I have always known there is high risk selling digital delivery items. I knew someday it would become problematic and that it was just a matter of time. Thankfully most of these transactions are instantly reviewed by Google and/or PayPal and never complete. Additionally I add each name and email addresses to the Block Buyers / Transactions list. While the percent of my fraudulent transactions remain low, the number is increasing as do my overall sales and site traffic. A few transactions have completed, but they are relativity inexpensive and not worth loosing sleep over. I would like to be proactive and share my experiences and get feedback from management and other users in similar situations. I fear this is only going to get worse which is what ultimately brought me here today.
On my site I sell a combination of stored codes and tangible items. I work from home so I am able to monitor the site and sales as they come through. Last month someone made a purchase (1 item, stored code) for $275 through PayPal with a credit card. This transaction was instantly sent to review by PayPal and as expected, the code was not sent. I did not think much of it as it is not uncommon for high dollar purchases get flagged for review. Five minutes later the same buyer made two more purchases for $27 (1 item, stored code) and $90 (1 item, stored code) in two transactions, both of which completed and codes were sent. To make a long story short, this buyer made five more separate purchases from my site only now they were buying the entire inventory for each stored code item. At this point I realized something was not right as legitimate buyers typically buy 1-3 of any given item. I immediately added the name and email address to the blocked buyers / transactions list as sales continued to come through. Each purchase totaling over $100 was instantly sent to review by PayPal and soon the buyer caught on and was keeping purchases under the review amount. Thankfully no more codes were sent because of both PayPal reviews and the block feature. They eventually gave up once the codes were no longer being sent.
The credit card belong to someone in the US and the IP address was registered somewhere in the Russian Federation. I called the credit card holder and told them what was going on and they informed me that they had just received a call from Bank of America regarding some fraudulent activity on the card. Luckily I was able to claim for myself all but one of the sent codes. After all was said and done, I ate $75 in codes and the thief ended up getting away with a whole $27 in items.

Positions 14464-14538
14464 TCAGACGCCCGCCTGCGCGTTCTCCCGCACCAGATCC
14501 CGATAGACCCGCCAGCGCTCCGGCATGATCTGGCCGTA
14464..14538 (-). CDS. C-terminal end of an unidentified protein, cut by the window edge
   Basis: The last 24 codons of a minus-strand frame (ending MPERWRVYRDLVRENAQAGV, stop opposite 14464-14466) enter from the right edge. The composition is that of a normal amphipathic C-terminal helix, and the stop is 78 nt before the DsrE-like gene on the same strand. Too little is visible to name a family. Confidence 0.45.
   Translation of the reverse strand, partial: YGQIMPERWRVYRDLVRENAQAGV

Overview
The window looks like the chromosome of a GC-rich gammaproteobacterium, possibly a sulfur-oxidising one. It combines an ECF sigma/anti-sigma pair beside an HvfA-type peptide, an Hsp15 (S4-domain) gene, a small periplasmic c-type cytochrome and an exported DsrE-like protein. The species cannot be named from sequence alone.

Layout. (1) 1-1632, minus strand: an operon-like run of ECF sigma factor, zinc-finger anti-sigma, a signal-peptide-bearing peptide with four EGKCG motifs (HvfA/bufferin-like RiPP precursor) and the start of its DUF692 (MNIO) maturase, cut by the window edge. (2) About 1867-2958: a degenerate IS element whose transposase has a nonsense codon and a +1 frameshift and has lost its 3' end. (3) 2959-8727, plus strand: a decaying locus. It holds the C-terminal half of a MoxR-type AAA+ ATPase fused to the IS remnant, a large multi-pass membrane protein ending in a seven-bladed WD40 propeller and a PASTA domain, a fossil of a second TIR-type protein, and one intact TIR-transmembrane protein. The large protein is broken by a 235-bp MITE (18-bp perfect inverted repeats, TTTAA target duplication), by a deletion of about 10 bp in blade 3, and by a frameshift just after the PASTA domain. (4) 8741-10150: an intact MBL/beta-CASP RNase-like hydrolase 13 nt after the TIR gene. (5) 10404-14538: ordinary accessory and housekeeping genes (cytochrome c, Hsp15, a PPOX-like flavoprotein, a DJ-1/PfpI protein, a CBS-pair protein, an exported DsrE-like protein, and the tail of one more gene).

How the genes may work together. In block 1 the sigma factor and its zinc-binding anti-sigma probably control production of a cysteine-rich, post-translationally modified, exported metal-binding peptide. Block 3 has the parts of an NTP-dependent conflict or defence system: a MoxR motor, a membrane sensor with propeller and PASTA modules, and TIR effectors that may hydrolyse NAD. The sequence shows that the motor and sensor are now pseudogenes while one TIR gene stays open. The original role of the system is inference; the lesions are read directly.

To lower the chance of this happening again, I now deny access to my website from any IP not located in the US, Canada, UK or Australia. The collateral damage is minimal as the vast majority of my customers reside in these countries. While this reduces the potential for fraud from the amateurs, it does nothing to protect against those who how to get around the system or are located inside the permitted countries.
For the past five days, my site has again been under attack by someone using PayPal and Google Checkout with multiple stolen credit cards with different names. I am certain it is the same person as the IPs for every transaction resolve to AOL dial-up. It is no coincidence that my last six purchases have been made by six different people all on AOL dial-up. It is pointless to ban dial-up IPs, so for the time being I have banned the entire AOL IP range.
Last night this person made another purchase through Google Checkout for $6.99 with another credit card and yet another name. Google checkout processed the transaction and in less than one minute canceled it due to high risk, but because it had gone through, the e-junkie system sent the stored code. I tried to claim the code for myself, but it was too late.
This is the first time I have seen anything like this and I do not know why for less than 60 seconds it was clear and processed through the e-junkie system. Iâ€™m sure they are now plotting their next heist which includes a new people pc dial-up account and this checkout flaw. I am contemplating ditching Google Checkout anyways and this may just be the final straw.
Since the first notable incident, I decided I can no longer store large quantities of codes in the e-junkie system and I no longer digital deliver higher dollar (above $20) items. Instead I now must keep only 2 or 3 of each item in the system and replenish as necessary. What steps do others take to lessen the likelihood of being ripped off or lessen the blow? What other measures are in place from an e-junkie administrative standpoint to help counter the fraud. Personally I would like to see some of the following implemented.
â€¢ Ability to set a quantity limit on stored codes regardless of quantity in inventory. This is not currently available with stored codes and while it would not prevent someone from completing multiple transactions, it would slow them down and possibly allow enough time to intervene.
â€¢ Add adjustable time delay to delivery after completed payment. It seems some transactions are not immediately flagged for review which results in items being sent right before the review. A delay could possibly allow the PayPal or Google and the credit card systems time to catch up and flag the transaction prior to e-junkie sending product.
â€¢ Ability to manually review and approve all stored code orders regardless of payment status. Similar to the Blocked Buyers / Transactions list, but for every transaction. Currently I only know who to block AFTER the fact.